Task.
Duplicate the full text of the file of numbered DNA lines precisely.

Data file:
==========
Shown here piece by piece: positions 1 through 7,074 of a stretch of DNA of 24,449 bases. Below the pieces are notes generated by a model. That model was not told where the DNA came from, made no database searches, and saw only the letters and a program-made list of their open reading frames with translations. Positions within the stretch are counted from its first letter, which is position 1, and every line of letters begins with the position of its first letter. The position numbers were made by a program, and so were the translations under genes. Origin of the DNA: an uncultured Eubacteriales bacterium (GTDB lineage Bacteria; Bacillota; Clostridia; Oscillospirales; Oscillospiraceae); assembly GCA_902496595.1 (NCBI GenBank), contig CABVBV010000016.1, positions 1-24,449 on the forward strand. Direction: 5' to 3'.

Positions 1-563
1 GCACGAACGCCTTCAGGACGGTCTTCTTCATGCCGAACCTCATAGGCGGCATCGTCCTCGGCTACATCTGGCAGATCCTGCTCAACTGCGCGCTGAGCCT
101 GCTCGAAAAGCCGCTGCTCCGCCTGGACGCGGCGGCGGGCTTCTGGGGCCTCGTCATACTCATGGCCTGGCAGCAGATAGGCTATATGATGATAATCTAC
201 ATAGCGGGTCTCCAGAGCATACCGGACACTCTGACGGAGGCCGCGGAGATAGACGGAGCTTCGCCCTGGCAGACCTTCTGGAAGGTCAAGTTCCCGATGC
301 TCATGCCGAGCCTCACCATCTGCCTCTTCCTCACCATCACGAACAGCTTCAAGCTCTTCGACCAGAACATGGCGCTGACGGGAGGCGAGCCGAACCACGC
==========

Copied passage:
Shown here piece by piece: positions 1 through 7,074 of a stretch of DNA of 24,449 bases. Below the pieces are notes generated by a model. That model was not told where the DNA came from, made no database searches, and saw only the letters and a program-made list of their open reading frames with translations. Positions within the stretch are counted from its first letter, which is position 1, and every line of letters begins with the position of its first letter. The position numbers were made by a program, and so were the translations under genes. Origin of the DNA: an uncultured Eubacteriales bacterium (GTDB lineage Bacteria; Bacillota; Clostridia; Oscillospirales; Oscillospiraceae); assembly GCA_902496595.1 (NCBI GenBank), contig CABVBV010000016.1, positions 1-24,449 on the forward strand. Direction: 5' to 3'.

Positions 1-563
1 GCACGAACGCCTTCAGGACGGTCTTCTTCATGCCGAACCTCATAGGCGGCATCGTCCTCGGCTACATCTGGCAGATCCTGCTCAACTGCGCGCTGAGCCT
101 GCTCGAAAAGCCGCTGCTCCGCCTGGACGCGGCGGCGGGCTTCTGGGGCCTCGTCATACTCATGGCCTGGCAGCAGATAGGCTATATGATGATAATCTAC
201 ATAGCGGGTCTCCAGAGCATACCGGACACTCTGACGGAGGCCGCGGAGATAGACGGAGCTTCGCCCTGGCAGACCTTCTGGAAGGTCAAGTTCCCGATGC
301 TCATGCCGAGCCTCACCATCTGCCTCTTCCTCACCATCACGAACAGCTTCAAGCTCTTCGACCAGAACATGGCGCTGACGGGAGGCGAGCCGAACCACGC